Wool

On their third date, Candace and Michael were still getting used to seeing each other without masks. They grinned at each other constantly all through dinner until Candace pointed out a seed stuck in Michael’s teeth. She laughed so hard at his panicked expression that water squirted out of her nose.

Michael had been mortified, but Candace still invited him back to her apartment for drinks. “You look warm,” she remarked. “Why don’t you take off that sweater?” She indulged herself in a quick peek at his narrow hips and flat stomach as his undershirt pulled up with the sweater, but then he started writhing awkwardly, stuck halfway with the sweater covering his head. With one forceful tug, Candace freed him from his woolen constraint, but the static electricity left tufts of his hair standing on end.

“What is it?” he asked as Candace stifled a giggle.

“Nothing,” she insisted, leaning forward to kiss him. A bolt of static electricity crackled between their puckered lips and both jumped, clutching their mouths.

Then Candace started giggling.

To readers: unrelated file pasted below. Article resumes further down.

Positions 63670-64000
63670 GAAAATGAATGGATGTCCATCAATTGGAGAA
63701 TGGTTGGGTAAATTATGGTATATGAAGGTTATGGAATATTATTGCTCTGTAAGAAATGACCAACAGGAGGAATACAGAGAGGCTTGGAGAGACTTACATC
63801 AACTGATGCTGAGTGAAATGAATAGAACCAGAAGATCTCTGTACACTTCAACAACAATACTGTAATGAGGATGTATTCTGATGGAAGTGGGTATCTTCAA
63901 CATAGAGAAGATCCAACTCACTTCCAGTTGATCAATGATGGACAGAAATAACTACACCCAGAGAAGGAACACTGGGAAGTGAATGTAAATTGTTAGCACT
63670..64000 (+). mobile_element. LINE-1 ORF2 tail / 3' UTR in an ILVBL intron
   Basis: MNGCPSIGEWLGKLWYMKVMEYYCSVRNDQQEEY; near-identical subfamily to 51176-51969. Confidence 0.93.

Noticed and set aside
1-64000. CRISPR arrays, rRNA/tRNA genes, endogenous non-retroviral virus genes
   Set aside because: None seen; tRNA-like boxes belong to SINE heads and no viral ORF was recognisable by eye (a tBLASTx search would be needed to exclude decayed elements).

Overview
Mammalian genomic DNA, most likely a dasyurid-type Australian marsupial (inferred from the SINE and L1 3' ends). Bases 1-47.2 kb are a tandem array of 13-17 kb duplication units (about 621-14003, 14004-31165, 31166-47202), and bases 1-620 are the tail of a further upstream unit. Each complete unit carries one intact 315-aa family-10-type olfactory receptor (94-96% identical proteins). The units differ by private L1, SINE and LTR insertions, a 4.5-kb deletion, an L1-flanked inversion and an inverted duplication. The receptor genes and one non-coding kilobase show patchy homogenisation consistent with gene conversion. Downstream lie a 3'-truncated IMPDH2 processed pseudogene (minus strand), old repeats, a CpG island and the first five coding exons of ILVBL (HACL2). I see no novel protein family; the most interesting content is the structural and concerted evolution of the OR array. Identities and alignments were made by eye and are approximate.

Michael’s shoulders slumped. “I guess I should go,” he sighed.

“No!” Candace said. “Stay! This is the best date I’ve had in a long time.”

     *     *     *

Story by Gregory M. Fox
Image by Karolina Grabowska from Pixabay

Date

Serena grinned enticingly as she set her empty glass on the bar. “Why don’t we take this back to your place?”

“I’d love to,” Phil said staring into his own glass, “but I’m not sure it’s a good idea.”

“Oh.”

“But what about your place?” he offered hastily.

Serena’s brow furrowed, then her eyes went wide. “Oh no,” she gasped. “You’re married.”

“What? No.”

“But thereissomeone else.”

“Not . . . really.”

Serena shook her head in disbelief. “I’m an idiot,” she said gathering up her jacket and purse. “I have to get out of here.”

“She’s not—” Phil winced. “I mean, I can explain.”

But Serena was already on her way to the door. “Don’t bother,” she called without even looking back.

Fifteen minutes later, Phil opened the door to his dark apartment and turned on the lights.

“Your back early,” a woman’s voice remarked.

“I know,” he grunted.

A spectral figure glided into view. She was dressed in rags, her skin was cracked and crumbling, nothing but two deep pits for eyes. “So how did it go?” she asked.

“Like you care.”

The ghost considered, then shrugged. “Turn on the TV. I want to watch Great British Bake Off.”

     *     *     *

Story by Gregory M. Fox